Pregnancy with VTE Risk Factors

Knowing your risk for VTE is important, since pregnant women with one or more predictors may need to take precautionary measures. In fact, VTE is such a dangerous complication, at-risk pregnant women may need to take anti-coagulants (with the supervision of and recommendation from their physicians.) To learn more about managing VTE and other venous conditions, schedule a consultation with our Houston vein specialists.

Sources:  The Journal of Thrombosis and Haemostasis

What’s the Right Way to Put On Compression Stockings?

Last week, we shared a blog post about the great reasons to start wearing compression socks. To recap: they could help protect you from deep vein thrombosis, or DVT. Plus, they can slow the progression of vein disease. And today, more than ever, they come in lots of cute styles! So now that you have the “why” when it comes to compression stockings, we’d like to address the “how.” After all, it can sometimes be tricky to work these tightly-fitted compression socks onto your legs. But first, let’s examine 5 early warning signs of deep vein thrombosis.

DVT Warning Signals to Watch For

Wearing compression socks can help prevent DVT. Here are the signs to look for, that can tell you you’re in danger for deep vein thrombosis.

  1. Cramps or throbbing pain in one leg, probably in the thigh or calf.
  2. One leg displays swelling.
  3. The skin around the sore spot on your leg may be warm to the touch.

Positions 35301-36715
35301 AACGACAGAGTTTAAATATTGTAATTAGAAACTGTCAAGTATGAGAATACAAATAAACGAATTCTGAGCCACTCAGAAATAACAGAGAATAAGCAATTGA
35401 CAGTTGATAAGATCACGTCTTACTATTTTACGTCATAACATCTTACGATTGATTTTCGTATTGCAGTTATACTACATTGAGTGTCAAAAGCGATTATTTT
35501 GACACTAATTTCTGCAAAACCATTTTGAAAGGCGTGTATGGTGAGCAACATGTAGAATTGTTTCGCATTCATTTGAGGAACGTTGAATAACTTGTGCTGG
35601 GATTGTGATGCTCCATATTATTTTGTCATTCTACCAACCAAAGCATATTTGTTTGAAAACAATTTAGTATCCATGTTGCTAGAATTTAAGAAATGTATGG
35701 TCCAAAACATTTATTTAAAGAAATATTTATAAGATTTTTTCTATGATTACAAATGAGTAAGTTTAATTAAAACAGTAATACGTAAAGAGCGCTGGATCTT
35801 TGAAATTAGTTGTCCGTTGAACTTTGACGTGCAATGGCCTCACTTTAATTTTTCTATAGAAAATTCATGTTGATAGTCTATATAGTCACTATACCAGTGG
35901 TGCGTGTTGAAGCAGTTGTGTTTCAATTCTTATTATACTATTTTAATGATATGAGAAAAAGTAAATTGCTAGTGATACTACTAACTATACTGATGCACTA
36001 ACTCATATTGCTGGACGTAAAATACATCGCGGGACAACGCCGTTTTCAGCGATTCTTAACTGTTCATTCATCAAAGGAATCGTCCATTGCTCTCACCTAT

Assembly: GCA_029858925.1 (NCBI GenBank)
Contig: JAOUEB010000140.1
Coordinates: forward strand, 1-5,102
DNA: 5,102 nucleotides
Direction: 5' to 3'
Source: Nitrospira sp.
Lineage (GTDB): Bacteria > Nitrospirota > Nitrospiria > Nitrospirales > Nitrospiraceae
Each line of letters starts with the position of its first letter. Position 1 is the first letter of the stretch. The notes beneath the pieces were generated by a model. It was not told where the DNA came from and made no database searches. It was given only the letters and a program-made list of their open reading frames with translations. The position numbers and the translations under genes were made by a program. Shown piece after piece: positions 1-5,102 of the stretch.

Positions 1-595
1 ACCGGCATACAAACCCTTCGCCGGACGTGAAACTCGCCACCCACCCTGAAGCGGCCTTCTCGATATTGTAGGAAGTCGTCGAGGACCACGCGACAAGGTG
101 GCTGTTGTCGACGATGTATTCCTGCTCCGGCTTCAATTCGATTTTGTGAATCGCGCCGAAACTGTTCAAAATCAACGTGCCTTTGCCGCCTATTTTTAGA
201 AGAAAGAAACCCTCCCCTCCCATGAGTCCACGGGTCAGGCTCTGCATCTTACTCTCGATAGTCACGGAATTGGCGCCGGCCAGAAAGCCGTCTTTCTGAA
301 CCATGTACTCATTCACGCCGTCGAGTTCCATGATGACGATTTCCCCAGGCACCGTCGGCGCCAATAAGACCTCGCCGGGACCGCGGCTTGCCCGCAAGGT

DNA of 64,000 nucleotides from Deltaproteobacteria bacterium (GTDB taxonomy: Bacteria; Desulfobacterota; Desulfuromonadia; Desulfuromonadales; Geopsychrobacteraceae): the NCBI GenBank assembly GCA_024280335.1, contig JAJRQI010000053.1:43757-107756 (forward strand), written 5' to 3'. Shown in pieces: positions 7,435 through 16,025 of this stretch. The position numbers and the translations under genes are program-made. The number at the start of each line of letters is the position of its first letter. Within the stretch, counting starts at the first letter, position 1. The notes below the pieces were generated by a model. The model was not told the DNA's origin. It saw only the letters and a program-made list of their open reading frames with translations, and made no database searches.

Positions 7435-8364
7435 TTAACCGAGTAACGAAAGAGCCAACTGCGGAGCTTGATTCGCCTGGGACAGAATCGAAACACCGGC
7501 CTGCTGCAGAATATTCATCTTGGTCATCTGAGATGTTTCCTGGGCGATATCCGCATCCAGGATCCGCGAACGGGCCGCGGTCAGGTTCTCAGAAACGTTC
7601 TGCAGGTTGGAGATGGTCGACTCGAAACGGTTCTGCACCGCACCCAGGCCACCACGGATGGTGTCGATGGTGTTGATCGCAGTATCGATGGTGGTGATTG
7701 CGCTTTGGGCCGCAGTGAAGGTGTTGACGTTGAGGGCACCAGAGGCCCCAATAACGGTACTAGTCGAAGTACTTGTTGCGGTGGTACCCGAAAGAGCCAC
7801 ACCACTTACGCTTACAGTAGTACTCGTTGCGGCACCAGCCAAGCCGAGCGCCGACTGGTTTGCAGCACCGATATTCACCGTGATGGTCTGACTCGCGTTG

4. That skin may also turn red or darken.
  5. Swollen veins that are noticeably hard to the touch.

Got any of these symptoms? We may recommend compression therapy. And, if that’s the case, you’ll need to know the right way to put on compression socks. So we hope this guide can help ease this somewhat complex process.

How to Put on Compression Socks: A Step by Step Guide

First of all, it’s important to remember that compression stockings aren’t like typical pantyhose. So forget the usual

Creating a pocket for your toes is the first step to properly applying compression stockings.

ways you pull on stockings. Before putting on compression stockings, you should take off any jewelry and dry your legs completely. Now you’re ready to begin application.

Step 1: Whatever you do, don’t bunch up the feet of your stockings. This would only concentrate all that pressure in one small area, making it harder to pull your stockings into place. Instead, reach your hand down and through your stocking, and grab hold of the heel. Keep hold of the heel and turn your stocking inside out. This will create a little pocket for your foot!

Step 2: Put your toes in the foot pocket you just created. Pull the stocking up to your heel, then grasp the top layer of fabric, right near the middle of your foot.

Step 3: Keeping hold of the fabric, lift the stocking over your heel and pull upwards until your heel is completely covered.

Step 4: Now, use both hands to grasp the remaining loose fabric. Pull it gently up over your calf. Going slowly, continue sliding the stocking upwards, until it rests over your knee.  Smooth any wrinkles, making sure the stockings are laying properly in place.

Step 5: Repeat on other side, then get dressed and go. You’re ready to start your day with a valuable tool to support your vein health!

Did you know that medical compression socks actually require a prescription to make sure you get the right amount of pressure? Our Houston area vein specialists are here to help you find the right pair to protect your circulation and prevent dangerous clots. So schedule an appointment at one of our Houston area clinics today!

Sources: Sockwell USA, The Mayo Clinic